“Thank you for applying for Code for Africa’s Climate Change Fact Checker Fellowship. We reviewed your application and are delighted to let you know that you have been selected to participate in the fellowship. Congratulations!”
Receiving this congratulatory email three days before my 30th birthday was so amazing, and I couldn’t keep my excitement to myself. I began to reflect on the application process, and how competitive it was. I recalled that the spot was for eight fact-checkers from Kenya, Nigeria, Senegal, and South Africa. My selection meant that I was one of the eight, and my excitement grew again.
The fellowship is my first, in many regards. It was the longest fellowship I ever won, it was the most financially rewarding fellowship in my over 8 years of journalism career, and it was the first fact-checking fellowship I ever had.
The fellowship started with series of training and engagement, and I felt I won’t be able to meet up with all the deliverables, not because I am lazy, but because I felt getting claims on ‘climate disinformation’ would be a major challenge. Little did I know that climate denials were flooding social media platforms with misinformation and disinformation.
Surprisingly, 90% of my claims were from Twitter, one would have imagined that Twitter is not prominent for fake news, but climate denials were promoting their content on Twitter. 5% on WhatsApp and 5% on Facebook.
I commenced my fellowship and I never defaulted to deliver 36 fact-checks throughout the 9-month fellowship. The fact checks differ from time to time, for instance during the raining season in late 2022, there were claims about excess flood and number of victims; ahead of the general elections in 2023, there were claims about how one of the Presidential candidates was supposedly tackling climate impacts.
There were also repeated disinformation such as ‘climate change is scam’, ‘climate change is not real’, ‘there is no climate emergency’, ‘CO2 is a nutrient and not a pollutant’, ‘Net zero is a scam’, and so much more. Another claim I found fascinating was that the ice age will return in 30 years and people were advised to continue to warm the climate so the ice age doesn’t return. There were a whole lot of claims that were so ridiculous and unbelievable.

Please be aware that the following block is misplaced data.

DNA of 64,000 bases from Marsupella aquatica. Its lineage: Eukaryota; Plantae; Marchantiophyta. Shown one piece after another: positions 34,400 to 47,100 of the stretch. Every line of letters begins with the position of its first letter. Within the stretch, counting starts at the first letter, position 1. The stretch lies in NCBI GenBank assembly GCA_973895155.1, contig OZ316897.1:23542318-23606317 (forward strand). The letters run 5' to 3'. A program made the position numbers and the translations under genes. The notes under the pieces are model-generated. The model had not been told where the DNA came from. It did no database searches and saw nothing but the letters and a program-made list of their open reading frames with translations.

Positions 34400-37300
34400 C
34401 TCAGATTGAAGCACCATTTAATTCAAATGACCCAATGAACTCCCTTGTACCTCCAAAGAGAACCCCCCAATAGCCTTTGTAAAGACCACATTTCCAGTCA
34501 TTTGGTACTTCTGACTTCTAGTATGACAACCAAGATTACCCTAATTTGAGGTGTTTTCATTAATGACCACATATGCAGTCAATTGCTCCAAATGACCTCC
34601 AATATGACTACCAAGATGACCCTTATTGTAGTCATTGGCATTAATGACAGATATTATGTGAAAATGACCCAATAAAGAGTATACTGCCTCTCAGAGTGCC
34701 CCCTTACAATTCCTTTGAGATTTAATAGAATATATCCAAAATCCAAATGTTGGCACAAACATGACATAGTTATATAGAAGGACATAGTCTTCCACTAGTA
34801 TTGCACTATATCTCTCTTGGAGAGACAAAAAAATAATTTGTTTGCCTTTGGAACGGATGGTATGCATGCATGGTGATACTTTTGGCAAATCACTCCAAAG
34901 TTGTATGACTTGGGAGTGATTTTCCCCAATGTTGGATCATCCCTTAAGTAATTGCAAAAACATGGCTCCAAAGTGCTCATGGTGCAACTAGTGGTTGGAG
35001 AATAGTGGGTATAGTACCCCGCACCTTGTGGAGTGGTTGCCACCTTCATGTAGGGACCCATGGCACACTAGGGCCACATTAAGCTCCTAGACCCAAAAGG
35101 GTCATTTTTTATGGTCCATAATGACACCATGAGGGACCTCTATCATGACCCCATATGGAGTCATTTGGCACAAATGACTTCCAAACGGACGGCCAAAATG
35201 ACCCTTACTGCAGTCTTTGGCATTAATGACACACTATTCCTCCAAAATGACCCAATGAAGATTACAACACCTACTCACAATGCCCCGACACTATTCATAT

This fellowship made me understand the perception of people about climate change issues, as the fact checks I produced have helped so many people to learn and unlearn some realities about climate change. This largely increased the readership of the platform to a very large extent.
If nothing, this fellowship has thought me to be more resilient, focused, determined, and team-spirited. It wasn’t easy at inception, as I needed to go through different processes, to review my claims and then review the fact-checks before they were published. But this long process built me and also created more opportunities for me to advance my skills in fact-checking.
I fact-checked video claims, picture claims, and text. When fact-checking videos and pictures, I use open-source tools and reverse image search engines like InVid Verify, Yandex or Tineye. After producing my fact checks, I also archive the claim, for future references. In all, I became a better fact-checker than I was, before the commencement of this fellowship.
During this fellowship, I have spoken about misinformation at local and international fora, and the need to spotlight issues around climate misinformation, as the focus is usually more on elections and politics. This exposure cannot be bought with money, thanks to Code for Africa’s PesaCheck, International Fact-Checking Network, and African Fact-Checking Alliance network.
The continuous mentorship by Bilal Tairou, Cathy Wamaitha, and supervision by Arame Thiam, Nadia Lawson, and Damilola Aderohunmu was duly appreciated. Thank you all for making this an interesting journey. I look forward to greater partnership and collaboration.